Luckily, the 34th Indiana now arrived, and threw out the 48 men of Company B as skirmishers, to cover the retreat of Barret's over extended 62nd regiment. 
In that line stretched across the hard dry chaparral, knelt Private John Jefferson Williams (above), a 23 year old blacksmith from Anderson, Indiana. The young man had been in the army since September of 1863, joining the unit after it participated in the capture of Vicksburg. And after duty in occupied New Orleans, this was Private William's first battle. And his last. 
Firing in the skirmish line, Private Williams stood to reload his musket when a rebel cavalryman fired a ball that entered William's skull just above his right eye, killing him instantly. 
Ford's cavalrymen herded the isolated Federal skirmishers into a bend of the Rio Grande River, and forced them to surrender, along with 30 stragglers from the 62nd and 2nd Texas.
The sacrifice of Company B and private Williams, allowed the 62nd infantry to form a longer skirmish line behind the retreating 34th. Their retreat was then covered by another line of the 34th Indiana. And thus began a leap frog 4 hour march, which Colonel Ford described as “a run”, all the way back to the White Ranch. From there the enclosing swamps restricted Colonel Ford's flanking attacks, and he satisfied himself with lobbing an occasional artillery shell, and long range musket fire. The last shots of this, the last battle of the American Civil War, were fired by the last skirmish line of the 62nd infantry, before boarding their boats for Bazos island.. Seeing the Federals heading to the water, Colonel Ford told his troopers, “Boys, we have done finely. We will let well enough alone, and retire.”
The final causality count from this final 2 day battle was, on the Union side, 4 dead – 2 from the 62nd , and one each the 2nd Texas and the 34th Indiana, 12 wounded, and 101 captured. The Confederates suffered “five or six wounded” according to Colonel Ford. The low "butcher's bill" indicated that not only were few of the soldiers on either side willing to die for their "country", they were not willing to kill for it either. The last man to die in the “Battle of Palmetto Ranch” had been John Jefferson Williams, the last man to be killed by enemy fire in the American Civil War.  The $45 found in his pocket was sent to his widow in Anderson, Indiana. And even he would not have died if Confederate Major General John George Walker had not insisted on fighting for a month after the war should have come to an end.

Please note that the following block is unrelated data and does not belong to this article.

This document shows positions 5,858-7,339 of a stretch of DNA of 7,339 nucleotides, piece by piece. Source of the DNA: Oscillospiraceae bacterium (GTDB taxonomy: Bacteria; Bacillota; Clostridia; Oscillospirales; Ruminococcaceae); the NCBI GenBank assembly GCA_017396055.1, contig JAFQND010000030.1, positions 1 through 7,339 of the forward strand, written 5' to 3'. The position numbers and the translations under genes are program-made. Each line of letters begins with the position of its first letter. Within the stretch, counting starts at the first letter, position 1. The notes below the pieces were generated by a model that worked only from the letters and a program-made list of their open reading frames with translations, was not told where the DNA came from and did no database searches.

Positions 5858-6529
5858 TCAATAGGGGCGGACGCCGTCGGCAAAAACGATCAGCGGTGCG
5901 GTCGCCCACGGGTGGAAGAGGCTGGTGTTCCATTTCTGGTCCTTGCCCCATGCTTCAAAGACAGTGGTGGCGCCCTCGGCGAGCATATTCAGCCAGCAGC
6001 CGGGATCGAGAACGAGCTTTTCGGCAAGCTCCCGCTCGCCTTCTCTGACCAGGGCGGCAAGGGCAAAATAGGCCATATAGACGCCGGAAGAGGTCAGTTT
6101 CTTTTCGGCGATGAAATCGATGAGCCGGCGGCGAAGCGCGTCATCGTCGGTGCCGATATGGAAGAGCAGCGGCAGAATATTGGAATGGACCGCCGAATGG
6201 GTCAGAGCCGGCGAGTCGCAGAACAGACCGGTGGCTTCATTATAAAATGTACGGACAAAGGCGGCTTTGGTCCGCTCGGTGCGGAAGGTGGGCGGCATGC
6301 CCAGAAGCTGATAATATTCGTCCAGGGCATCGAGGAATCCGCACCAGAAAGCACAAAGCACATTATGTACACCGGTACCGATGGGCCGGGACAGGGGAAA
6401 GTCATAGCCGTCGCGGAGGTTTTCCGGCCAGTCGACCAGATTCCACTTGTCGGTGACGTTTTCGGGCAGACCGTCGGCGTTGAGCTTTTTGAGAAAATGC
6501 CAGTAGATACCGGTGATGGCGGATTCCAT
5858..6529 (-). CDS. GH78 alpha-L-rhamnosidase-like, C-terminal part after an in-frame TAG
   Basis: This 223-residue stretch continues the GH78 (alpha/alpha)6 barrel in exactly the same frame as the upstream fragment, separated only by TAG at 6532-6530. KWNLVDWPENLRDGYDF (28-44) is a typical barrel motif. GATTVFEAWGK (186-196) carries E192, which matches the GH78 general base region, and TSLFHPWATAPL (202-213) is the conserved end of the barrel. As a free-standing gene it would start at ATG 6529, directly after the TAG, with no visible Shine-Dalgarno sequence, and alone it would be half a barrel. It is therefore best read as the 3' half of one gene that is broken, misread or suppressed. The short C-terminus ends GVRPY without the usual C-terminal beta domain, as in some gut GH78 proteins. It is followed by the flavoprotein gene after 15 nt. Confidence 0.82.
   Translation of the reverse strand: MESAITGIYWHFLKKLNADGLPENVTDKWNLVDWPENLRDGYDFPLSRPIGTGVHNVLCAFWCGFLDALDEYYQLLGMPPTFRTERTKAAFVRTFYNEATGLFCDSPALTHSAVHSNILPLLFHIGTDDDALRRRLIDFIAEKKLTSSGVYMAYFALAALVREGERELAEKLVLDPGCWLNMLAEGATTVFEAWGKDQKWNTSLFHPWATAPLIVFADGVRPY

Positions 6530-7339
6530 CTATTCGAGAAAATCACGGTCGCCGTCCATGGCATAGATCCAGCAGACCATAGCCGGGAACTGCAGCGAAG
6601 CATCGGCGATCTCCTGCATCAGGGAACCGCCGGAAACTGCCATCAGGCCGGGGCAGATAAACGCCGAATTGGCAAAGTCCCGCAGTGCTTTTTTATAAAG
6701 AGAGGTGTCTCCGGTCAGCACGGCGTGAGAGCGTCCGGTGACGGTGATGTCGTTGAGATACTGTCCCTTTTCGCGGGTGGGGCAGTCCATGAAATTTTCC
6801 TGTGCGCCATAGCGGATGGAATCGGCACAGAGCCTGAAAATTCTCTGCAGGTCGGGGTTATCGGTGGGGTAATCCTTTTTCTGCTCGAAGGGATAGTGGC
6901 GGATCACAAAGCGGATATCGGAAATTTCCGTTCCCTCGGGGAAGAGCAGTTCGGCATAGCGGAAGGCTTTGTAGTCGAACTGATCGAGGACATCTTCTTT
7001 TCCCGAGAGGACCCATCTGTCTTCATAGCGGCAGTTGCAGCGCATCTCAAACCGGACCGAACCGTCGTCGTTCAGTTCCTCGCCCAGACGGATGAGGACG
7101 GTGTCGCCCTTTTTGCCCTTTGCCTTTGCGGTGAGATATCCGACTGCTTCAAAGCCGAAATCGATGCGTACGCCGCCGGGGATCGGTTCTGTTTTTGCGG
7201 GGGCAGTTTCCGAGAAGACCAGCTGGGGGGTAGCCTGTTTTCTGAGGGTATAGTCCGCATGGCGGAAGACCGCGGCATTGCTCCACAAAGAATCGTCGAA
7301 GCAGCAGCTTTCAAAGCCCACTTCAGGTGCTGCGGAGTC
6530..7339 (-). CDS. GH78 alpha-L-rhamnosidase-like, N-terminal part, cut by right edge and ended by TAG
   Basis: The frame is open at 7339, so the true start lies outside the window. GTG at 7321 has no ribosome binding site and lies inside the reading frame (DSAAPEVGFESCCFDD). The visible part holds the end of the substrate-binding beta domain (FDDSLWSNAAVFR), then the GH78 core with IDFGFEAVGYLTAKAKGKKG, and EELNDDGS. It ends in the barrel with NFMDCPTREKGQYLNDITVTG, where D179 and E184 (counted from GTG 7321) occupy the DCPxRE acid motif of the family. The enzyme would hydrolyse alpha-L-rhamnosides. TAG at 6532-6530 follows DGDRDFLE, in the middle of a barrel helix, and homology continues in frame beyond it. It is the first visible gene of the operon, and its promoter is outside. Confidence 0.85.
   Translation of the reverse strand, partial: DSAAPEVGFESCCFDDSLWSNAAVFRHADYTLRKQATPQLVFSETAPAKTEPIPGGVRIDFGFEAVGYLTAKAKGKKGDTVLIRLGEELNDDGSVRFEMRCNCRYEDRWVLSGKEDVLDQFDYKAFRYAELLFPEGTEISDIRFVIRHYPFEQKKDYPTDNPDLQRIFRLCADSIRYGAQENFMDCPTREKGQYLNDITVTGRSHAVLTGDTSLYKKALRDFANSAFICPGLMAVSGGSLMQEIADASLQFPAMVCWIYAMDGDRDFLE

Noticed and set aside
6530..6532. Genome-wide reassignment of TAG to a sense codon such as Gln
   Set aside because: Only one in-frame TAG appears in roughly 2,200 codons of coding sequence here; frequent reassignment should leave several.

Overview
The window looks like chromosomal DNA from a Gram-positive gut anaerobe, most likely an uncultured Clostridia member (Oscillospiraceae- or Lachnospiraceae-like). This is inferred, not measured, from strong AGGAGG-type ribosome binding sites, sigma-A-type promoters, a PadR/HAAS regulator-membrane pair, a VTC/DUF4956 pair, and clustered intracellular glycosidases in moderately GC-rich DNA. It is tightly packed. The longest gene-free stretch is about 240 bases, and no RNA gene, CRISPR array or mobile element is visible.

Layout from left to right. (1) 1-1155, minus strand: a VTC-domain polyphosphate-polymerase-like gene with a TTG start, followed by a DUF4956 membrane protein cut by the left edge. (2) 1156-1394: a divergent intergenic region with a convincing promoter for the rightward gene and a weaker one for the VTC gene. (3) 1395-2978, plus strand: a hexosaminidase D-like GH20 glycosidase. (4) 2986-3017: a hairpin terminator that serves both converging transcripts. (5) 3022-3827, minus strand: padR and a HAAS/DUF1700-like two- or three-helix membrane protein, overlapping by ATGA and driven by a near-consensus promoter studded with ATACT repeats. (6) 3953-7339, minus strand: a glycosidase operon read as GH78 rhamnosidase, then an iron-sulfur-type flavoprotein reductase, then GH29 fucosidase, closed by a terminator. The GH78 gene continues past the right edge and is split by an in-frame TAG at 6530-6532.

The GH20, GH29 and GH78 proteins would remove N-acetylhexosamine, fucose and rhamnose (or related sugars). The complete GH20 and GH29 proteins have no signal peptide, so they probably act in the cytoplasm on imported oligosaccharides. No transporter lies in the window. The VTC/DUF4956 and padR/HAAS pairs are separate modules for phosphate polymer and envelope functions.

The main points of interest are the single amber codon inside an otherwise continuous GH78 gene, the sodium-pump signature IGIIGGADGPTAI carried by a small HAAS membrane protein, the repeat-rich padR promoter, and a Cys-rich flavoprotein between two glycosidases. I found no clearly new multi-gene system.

The next day, 14 May, 1865, the 400 man Confederate garrisoned in Galveston, Texas, tried to desert with their weapons. A soldier in Shreveport, Louisiana, wrote that, ”Mutiny and wholesale desertion was openly talked of.” A senior Confederate officer described “mobs of disorderly soldiery, thronging the roads, interrupting travel and making life and property exceedingly insecure”. On 20 May half the troops left in Texas did desert, and the remaining half refused to try to stop them. 
Final proof of the collapse of the Trans Mississippi was that not only were the prisoners of the 62nd Colored Infantry captured at Palmetto Ranch treated like full prisoners of war, but they and their white Union comrades were all released by Colonel Ford within a few days. The rebellion of the slave states was over, even in the hearts and minds of the die hard rebels. Finally, on 25 May, General Walker himself admitted defeat, disbanded his command, and headed for Mexico with his wife and children.
Six months later John George Walker was in Liverpool, Britain, writing to U.S. President Andrew Johnston, asking for a pardon and restoration of his citizenship. 
After a year of lobbying in person in Washington, he signed a pledge that he did, “solemnly swear in presence of ALMIGHTY GOD that I will henceforth faithfully support, protect and defend the Constitution of the United States... and...abide by and faithfully support all laws and proclamations...with reference to the emancipation of Slaves. So help me God.”  The  “ambitious but inept” Barret did not know better than to try and keep the war going. But the experienced professional John George Walker, certainly should have.